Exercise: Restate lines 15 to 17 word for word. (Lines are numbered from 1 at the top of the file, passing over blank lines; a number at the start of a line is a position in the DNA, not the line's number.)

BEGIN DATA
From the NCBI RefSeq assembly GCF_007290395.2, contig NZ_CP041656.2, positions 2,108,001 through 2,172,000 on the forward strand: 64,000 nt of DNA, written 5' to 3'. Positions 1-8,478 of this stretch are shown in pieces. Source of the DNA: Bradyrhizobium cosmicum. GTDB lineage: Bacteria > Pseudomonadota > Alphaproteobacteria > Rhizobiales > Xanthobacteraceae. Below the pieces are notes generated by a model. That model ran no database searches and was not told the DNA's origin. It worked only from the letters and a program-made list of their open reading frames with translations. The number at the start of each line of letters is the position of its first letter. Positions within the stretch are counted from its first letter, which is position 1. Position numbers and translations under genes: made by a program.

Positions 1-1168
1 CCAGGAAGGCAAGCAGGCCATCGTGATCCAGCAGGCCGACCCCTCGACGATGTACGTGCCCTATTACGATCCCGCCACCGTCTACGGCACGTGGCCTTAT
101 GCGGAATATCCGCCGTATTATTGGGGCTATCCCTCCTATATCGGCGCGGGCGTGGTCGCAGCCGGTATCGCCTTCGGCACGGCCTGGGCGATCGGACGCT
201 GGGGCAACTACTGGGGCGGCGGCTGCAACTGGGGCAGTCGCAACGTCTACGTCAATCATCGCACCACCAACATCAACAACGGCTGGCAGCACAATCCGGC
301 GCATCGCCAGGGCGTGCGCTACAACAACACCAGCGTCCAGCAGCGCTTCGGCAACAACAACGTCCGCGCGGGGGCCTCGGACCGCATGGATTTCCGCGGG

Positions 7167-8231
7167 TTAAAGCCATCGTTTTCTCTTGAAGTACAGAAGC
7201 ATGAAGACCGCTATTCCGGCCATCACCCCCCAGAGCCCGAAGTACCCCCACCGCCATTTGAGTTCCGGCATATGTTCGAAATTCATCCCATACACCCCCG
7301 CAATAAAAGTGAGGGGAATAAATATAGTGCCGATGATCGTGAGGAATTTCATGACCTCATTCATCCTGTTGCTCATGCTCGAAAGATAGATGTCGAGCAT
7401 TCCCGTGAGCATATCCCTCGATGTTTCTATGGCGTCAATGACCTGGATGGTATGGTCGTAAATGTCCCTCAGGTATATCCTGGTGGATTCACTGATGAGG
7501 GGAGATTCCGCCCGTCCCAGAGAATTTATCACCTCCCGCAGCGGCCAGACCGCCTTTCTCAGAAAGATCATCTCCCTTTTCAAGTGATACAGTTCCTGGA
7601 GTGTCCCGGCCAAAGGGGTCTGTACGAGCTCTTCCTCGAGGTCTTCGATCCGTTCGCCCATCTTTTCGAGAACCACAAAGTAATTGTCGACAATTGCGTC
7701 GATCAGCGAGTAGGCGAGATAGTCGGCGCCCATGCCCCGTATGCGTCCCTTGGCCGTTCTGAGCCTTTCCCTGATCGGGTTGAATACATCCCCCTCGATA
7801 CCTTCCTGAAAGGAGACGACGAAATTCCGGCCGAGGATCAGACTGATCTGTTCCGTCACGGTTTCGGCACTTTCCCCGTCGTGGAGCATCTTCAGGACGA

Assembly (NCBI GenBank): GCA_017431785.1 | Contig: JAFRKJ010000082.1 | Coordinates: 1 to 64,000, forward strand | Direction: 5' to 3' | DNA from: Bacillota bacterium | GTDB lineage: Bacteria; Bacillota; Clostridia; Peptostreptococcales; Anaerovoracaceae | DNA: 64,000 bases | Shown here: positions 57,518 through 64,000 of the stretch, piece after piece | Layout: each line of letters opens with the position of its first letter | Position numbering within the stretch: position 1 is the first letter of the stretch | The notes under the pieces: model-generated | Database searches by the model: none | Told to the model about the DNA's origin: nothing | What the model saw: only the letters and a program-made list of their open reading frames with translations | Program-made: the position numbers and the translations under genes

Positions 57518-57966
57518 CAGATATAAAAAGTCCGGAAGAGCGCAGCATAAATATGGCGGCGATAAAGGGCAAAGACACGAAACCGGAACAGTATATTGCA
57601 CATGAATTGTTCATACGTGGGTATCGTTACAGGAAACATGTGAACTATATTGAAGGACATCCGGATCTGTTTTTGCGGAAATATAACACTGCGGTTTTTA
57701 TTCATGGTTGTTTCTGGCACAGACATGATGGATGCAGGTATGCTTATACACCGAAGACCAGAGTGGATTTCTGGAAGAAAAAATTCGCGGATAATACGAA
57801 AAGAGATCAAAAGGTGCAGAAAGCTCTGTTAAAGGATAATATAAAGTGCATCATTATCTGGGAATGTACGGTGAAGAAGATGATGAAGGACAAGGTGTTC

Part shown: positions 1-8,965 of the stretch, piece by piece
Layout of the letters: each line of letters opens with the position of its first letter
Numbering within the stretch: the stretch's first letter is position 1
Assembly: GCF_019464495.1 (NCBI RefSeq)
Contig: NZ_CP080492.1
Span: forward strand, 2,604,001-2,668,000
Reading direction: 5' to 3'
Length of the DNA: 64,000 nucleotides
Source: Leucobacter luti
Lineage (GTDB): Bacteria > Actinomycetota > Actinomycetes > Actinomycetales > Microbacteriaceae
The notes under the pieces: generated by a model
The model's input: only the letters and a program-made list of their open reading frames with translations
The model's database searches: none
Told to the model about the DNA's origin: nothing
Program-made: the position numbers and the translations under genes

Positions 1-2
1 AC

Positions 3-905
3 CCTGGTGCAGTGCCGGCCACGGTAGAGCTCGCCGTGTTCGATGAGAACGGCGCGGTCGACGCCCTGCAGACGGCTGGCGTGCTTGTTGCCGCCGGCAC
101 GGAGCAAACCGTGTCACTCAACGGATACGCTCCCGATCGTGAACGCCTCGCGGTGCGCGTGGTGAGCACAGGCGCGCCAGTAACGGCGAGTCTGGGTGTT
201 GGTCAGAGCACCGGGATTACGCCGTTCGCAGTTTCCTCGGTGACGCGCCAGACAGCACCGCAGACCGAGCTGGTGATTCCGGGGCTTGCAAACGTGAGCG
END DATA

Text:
7801 CCTTCCTGAAAGGAGACGACGAAATTCCGGCCGAGGATCAGACTGATCTGTTCCGTCACGGTTTCGGCACTTTCCCCGTCGTGGAGCATCTTCAGGACGA

Assembly (NCBI GenBank): GCA_017431785.1 | Contig: JAFRKJ010000082.1 | Coordinates: 1 to 64,000, forward strand | Direction: 5' to 3' | DNA from: Bacillota bacterium | GTDB lineage: Bacteria; Bacillota; Clostridia; Peptostreptococcales; Anaerovoracaceae | DNA: 64,000 bases | Shown here: positions 57,518 through 64,000 of the stretch, piece after piece | Layout: each line of letters opens with the position of its first letter | Position numbering within the stretch: position 1 is the first letter of the stretch | The notes under the pieces: model-generated | Database searches by the model: none | Told to the model about the DNA's origin: nothing | What the model saw: only the letters and a program-made list of their open reading frames with translations | Program-made: the position numbers and the translations under genes

Positions 57518-57966